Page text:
It's the Most Prune-able Time of the Year!


| 1/1/2019 12:00:00 AM


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Renee headshotArmed with my trusty pruning shears and humming my little made-up ditty to the tune of that holiday classic "It's the Most Wonderful Time of the Year,"my leaping, cavorting dogs and I make our way to our fruit trees. We have persimmons, nectarines and pomegranates. The trees need pruning and this is the time of year to do it. The trees are dormant and all the pesky leaves have fallen.  The structure of the tree is visible.

I started my "career" in pruning years ago when I discovered an apricot tree in my back yard at a previous home. It was struggling to survive and I wanted to help it do so. So I dug it up and put it in a place where marauding dogs and children weren't going to mash into it any more. I thought to myself, "If it doesn't make it no big loss." It didn't cost me a thing.

As time went on, the tree made it and made it big time. I even got apricots from it. It's marvelous how nature really wants to do its thing. To help, I cut it back some using tried and true pruning guidelines. That's when it really took off.

Since then I have simply enjoyed the process of pruning and shaping a tree. It's kind of an art form in my opinion. You look at the bare branches and you think, "If I took off those how much stronger and prettier the tree would be." Like an artist you take action here, step back to observe there and step forward again to make another cut somewhere else. Pretty soon something nice takes shape.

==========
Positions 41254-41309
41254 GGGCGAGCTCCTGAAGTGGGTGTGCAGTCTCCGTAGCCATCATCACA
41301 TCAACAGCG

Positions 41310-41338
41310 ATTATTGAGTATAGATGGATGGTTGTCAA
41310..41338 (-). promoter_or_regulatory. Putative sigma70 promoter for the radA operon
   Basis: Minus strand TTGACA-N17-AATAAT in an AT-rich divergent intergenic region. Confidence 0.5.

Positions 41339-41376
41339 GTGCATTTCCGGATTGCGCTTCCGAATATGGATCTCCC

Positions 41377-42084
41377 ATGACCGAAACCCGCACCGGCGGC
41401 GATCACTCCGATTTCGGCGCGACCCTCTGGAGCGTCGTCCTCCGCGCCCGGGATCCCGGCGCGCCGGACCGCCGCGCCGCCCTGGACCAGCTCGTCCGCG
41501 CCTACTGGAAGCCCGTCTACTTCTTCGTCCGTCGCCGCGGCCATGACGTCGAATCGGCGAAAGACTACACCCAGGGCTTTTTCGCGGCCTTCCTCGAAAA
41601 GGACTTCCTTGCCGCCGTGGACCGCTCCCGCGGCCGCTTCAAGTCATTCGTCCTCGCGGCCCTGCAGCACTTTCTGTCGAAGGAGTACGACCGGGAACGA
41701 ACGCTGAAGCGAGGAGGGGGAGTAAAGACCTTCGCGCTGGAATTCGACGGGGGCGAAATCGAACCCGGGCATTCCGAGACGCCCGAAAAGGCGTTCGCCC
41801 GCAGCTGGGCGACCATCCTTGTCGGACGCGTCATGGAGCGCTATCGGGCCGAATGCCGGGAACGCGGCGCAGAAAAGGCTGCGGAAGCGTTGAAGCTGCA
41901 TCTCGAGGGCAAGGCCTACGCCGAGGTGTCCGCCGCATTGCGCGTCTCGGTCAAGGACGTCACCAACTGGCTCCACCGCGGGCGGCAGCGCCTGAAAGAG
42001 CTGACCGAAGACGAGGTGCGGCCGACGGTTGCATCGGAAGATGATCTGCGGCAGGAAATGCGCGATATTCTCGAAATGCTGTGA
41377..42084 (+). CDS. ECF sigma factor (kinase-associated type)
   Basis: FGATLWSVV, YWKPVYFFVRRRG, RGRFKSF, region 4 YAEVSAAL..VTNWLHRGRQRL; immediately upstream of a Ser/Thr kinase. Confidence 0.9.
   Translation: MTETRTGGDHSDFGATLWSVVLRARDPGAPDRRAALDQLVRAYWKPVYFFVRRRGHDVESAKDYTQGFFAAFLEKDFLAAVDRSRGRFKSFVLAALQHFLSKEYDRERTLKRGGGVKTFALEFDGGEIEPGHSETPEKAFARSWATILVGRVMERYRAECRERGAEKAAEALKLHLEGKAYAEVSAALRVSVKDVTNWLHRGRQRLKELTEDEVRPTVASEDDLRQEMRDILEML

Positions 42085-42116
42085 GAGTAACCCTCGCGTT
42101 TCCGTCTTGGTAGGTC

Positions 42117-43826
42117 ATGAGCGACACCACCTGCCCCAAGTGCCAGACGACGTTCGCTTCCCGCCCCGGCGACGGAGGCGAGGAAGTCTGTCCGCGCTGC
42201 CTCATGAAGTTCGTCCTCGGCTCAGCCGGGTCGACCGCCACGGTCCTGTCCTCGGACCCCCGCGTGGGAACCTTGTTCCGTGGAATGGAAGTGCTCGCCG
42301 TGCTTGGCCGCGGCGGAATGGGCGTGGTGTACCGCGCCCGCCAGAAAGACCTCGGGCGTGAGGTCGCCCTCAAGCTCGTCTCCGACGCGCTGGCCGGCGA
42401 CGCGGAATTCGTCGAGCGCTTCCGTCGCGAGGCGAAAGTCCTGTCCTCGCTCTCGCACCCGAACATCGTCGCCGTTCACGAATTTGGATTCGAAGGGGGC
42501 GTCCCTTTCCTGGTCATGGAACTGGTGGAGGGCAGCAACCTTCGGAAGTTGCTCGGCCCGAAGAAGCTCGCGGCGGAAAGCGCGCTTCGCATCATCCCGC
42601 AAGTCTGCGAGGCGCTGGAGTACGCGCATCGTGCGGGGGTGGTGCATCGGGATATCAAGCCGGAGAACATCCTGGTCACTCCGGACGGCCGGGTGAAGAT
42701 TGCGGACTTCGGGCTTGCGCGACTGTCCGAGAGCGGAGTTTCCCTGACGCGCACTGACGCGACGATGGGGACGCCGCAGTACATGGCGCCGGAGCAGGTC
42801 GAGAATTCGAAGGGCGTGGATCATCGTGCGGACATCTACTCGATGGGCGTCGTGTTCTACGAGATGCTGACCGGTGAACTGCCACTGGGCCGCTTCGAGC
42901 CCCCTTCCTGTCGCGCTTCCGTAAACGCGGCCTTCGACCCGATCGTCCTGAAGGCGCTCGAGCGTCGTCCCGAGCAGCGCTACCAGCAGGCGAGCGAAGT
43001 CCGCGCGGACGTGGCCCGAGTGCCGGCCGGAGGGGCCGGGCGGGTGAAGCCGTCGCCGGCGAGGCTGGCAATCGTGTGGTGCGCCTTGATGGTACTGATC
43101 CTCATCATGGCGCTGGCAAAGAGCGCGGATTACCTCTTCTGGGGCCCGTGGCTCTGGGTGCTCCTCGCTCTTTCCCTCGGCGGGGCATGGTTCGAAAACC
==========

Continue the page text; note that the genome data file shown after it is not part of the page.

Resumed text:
Last year I worked on my nectarine trees that had been terribly neglected. They had never been purposefully watered. They had loads of fungus and were obviously very stressed. They still hung on and even produced shriveled fruit. They really were crying out for some help so I cut them back drastically because like a soldier on the battlefield, the poor tree was suffering from its version of gangrene. I cut away all the diseased limbs down to a few strategic branches. It looked like I killed it. My husband said, "Why did you do that?" He was sure that I had killed it. I said, "Dear one, trust me, it's hard to kill a tree. You'll see."  It was exactly what the tree needed. This year it came back and fluffed out so beautifully and next year I'll get some really tasty nectarines.



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